I’m sorry, I thought, I don’t know how to talk to you anymore.
Going into people’s beautiful homes, where they are surrounded by familiar objects they have collected over the course of their lives, can send me into a small spiral of temporary depression.
Yes, I realize that there are many thousands (possibly millions) of people who are forced to leave their home with only what they can carry. Yes, I realize I am privileged to have been able to bring so many of my possessions with me to Belgium, including my two cats. I realize I am privileged to have been able to adopt a dog when my parents refused to let us have our dog back after “temporarily” caring for her until we could find a place to live where we could have a dog.
I just don’t think she will be happy there, my dad said to me on a visit when I mentioned that we would like to have her with us here. I mean, I want you to be happy, but…
Since my dad would do just about anything for my happiness, I figured that this was his way of communicating how very attached he had grown to our female husky, Naih. I understood. I think she was born to bring joy to all beings. She has helped young children who were terrified of dogs to overcome their fear. The vet posts photos of her on their Facebook page. A photo that my dad took of her even made it into their town newspaper, for crying out loud.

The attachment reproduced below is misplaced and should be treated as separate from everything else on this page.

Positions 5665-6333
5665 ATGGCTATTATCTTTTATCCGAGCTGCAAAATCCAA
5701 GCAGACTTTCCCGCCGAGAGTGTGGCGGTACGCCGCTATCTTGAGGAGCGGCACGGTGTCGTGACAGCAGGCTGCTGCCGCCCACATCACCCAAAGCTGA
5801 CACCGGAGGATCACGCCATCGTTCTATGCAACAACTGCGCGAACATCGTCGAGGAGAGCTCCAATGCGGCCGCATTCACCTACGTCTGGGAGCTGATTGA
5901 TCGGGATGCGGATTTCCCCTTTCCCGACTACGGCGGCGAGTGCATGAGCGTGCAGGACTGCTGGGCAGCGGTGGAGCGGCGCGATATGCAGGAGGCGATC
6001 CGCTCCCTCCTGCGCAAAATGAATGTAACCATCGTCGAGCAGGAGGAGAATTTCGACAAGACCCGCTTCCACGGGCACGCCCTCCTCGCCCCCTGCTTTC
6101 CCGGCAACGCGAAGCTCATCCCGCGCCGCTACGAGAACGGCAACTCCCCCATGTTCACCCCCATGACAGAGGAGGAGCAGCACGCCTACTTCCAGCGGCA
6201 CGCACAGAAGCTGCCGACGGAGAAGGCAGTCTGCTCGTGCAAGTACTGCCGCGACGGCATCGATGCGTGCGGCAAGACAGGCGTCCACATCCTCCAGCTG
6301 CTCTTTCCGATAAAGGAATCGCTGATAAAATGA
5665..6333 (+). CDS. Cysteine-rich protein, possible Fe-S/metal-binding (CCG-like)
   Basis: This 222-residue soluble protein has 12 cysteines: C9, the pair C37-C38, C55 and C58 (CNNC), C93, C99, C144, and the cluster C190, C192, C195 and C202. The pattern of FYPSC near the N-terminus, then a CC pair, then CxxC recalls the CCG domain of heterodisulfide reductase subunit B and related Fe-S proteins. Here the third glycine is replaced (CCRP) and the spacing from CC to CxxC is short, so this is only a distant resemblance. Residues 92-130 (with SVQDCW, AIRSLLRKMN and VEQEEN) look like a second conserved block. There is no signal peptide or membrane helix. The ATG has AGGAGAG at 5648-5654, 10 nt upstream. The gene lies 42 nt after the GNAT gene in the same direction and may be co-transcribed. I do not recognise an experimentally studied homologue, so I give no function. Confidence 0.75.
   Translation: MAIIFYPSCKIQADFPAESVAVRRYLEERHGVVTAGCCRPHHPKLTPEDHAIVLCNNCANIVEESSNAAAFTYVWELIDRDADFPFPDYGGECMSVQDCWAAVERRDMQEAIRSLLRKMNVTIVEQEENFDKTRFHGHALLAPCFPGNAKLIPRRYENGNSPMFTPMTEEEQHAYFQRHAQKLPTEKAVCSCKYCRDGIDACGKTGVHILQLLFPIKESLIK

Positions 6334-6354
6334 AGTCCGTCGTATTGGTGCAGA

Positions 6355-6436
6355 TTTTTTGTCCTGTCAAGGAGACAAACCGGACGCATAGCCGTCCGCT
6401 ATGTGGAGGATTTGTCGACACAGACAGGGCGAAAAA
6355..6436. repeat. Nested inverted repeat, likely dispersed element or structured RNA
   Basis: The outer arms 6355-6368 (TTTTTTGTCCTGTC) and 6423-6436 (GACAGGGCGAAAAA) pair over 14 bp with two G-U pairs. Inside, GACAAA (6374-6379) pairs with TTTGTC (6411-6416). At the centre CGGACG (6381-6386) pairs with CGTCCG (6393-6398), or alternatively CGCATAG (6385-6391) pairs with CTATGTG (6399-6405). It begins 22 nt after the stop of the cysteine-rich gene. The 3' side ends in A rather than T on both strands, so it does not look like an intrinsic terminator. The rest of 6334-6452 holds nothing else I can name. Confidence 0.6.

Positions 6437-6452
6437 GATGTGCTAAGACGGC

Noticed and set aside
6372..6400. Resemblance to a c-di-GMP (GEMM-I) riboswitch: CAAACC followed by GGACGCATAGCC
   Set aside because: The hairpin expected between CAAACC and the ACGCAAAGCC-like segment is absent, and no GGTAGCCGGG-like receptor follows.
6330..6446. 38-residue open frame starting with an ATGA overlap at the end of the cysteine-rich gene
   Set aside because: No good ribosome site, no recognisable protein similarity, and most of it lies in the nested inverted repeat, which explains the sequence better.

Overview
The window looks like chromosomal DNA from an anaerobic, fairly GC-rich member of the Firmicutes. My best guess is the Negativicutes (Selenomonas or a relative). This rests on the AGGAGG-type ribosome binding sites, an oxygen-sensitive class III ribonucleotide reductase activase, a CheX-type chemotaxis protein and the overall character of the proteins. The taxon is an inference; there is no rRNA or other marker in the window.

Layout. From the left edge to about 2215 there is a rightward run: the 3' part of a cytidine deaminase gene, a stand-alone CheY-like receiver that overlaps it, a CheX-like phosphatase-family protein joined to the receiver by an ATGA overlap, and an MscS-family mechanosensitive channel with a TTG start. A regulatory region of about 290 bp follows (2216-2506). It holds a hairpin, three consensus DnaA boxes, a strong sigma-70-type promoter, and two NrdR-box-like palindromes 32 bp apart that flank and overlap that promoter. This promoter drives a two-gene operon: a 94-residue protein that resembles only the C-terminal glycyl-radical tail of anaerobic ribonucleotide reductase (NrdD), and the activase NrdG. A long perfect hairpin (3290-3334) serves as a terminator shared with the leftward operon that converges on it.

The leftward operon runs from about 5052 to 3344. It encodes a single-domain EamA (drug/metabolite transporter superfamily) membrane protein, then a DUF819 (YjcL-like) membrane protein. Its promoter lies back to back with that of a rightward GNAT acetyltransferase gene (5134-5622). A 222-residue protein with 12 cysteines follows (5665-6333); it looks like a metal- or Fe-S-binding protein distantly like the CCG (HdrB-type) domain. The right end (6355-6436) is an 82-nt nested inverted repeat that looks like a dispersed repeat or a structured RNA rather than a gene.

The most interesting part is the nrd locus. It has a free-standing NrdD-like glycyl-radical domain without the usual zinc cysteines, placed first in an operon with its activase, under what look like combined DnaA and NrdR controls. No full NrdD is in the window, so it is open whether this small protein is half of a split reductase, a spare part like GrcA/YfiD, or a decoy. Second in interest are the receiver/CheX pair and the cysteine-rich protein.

Since my husband jokes that I am a needy animal magnet, it only made karmic sense that our independent-minded, “love the one you’re with” husky would stay with my parents and I would proceed to bring home a dog with extreme abandonment issues to try to fill the husky-size void in my heart.
My husband was very anti adopting a dog, but after a year and a half of tears and pleading, he finally gave in.
If you need to have a dog, I think you should find a small female that isn’t white, he suggested. Since we don’t have a car and it is expensive to board large dogs in Belgium, this made total sense.
The issue is that most of my life choices really don’t make much common sense.
Who did I bring home?
A large, male, all white husky.
I think the reason I make so many choices in life than are necessary or reasonable is that I have chosen the path of learning to create equanimity in chaos. Why else would I bring home a 30 kilos dog who I have to pin down in an attempt to assert my dominance; who makes it that much more difficult for my husband and I to go out for an evening or travel (not that we have done much of either on our very limited budget)?
I really don’t know how people (mostly moms) survive the daily struggle of maneuvering small children, strollers, bags of groceries, etc. I experience regular meltdowns from the stress I experience trying to deal with my own large furry toddler, at home, on transit, on walks. I cannot imagine throwing human toddlers into the mix (and no, I am not suggesting the act of actually “throwing” a small, human child).
At least, after about eight months I am now able to leave Atticus at home in his crate for a little over three hours. You definitely cannot do that with a human bairn. Also a plus, Atticus does not scream and play a dead weight when he is overtired and cranky. He does make what I can only describe as a Chewbacca, yodeling sound that ends in a mournful howl when I leave him tied up for a few minutes outside of the grocery store and other shops that don’t allow dogs inside. On several such occasions, I have come back out to find people standing with him, worried that something terrible had happened and sometimes giving me a nasty look to communicate what an abusive parent I was.